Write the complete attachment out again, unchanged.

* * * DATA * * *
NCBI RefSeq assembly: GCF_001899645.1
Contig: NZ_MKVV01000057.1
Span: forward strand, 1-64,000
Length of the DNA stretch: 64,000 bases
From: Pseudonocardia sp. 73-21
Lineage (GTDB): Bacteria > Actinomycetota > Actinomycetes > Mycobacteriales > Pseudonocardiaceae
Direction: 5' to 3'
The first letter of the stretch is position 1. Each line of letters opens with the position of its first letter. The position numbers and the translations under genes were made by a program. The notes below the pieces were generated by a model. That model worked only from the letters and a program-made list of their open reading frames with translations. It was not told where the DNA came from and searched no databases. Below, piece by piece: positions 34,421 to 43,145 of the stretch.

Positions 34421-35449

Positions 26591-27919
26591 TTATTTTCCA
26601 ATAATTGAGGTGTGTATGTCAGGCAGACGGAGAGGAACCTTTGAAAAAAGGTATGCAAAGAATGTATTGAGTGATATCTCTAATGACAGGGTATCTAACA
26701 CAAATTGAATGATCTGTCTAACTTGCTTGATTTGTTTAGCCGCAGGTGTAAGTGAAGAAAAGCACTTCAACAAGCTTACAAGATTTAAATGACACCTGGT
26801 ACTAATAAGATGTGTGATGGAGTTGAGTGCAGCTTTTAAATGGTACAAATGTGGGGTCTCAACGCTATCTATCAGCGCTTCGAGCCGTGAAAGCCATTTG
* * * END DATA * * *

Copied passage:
NCBI RefSeq assembly: GCF_001899645.1
Contig: NZ_MKVV01000057.1
Span: forward strand, 1-64,000
Length of the DNA stretch: 64,000 bases
From: Pseudonocardia sp. 73-21
Lineage (GTDB): Bacteria > Actinomycetota > Actinomycetes > Mycobacteriales > Pseudonocardiaceae
Direction: 5' to 3'
The first letter of the stretch is position 1. Each line of letters opens with the position of its first letter. The position numbers and the translations under genes were made by a program. The notes below the pieces were generated by a model. That model worked only from the letters and a program-made list of their open reading frames with translations. It was not told where the DNA came from and searched no databases. Below, piece by piece: positions 34,421 to 43,145 of the stretch.

Positions 34421-35449

Positions 26591-27919
26591 TTATTTTCCA
26601 ATAATTGAGGTGTGTATGTCAGGCAGACGGAGAGGAACCTTTGAAAAAAGGTATGCAAAGAATGTATTGAGTGATATCTCTAATGACAGGGTATCTAACA
26701 CAAATTGAATGATCTGTCTAACTTGCTTGATTTGTTTAGCCGCAGGTGTAAGTGAAGAAAAGCACTTCAACAAGCTTACAAGATTTAAATGACACCTGGT
26801 ACTAATAAGATGTGTGATGGAGTTGAGTGCAGCTTTTAAATGGTACAAATGTGGGGTCTCAACGCTATCTATCAGCGCTTCGAGCCGTGAAAGCCATTTG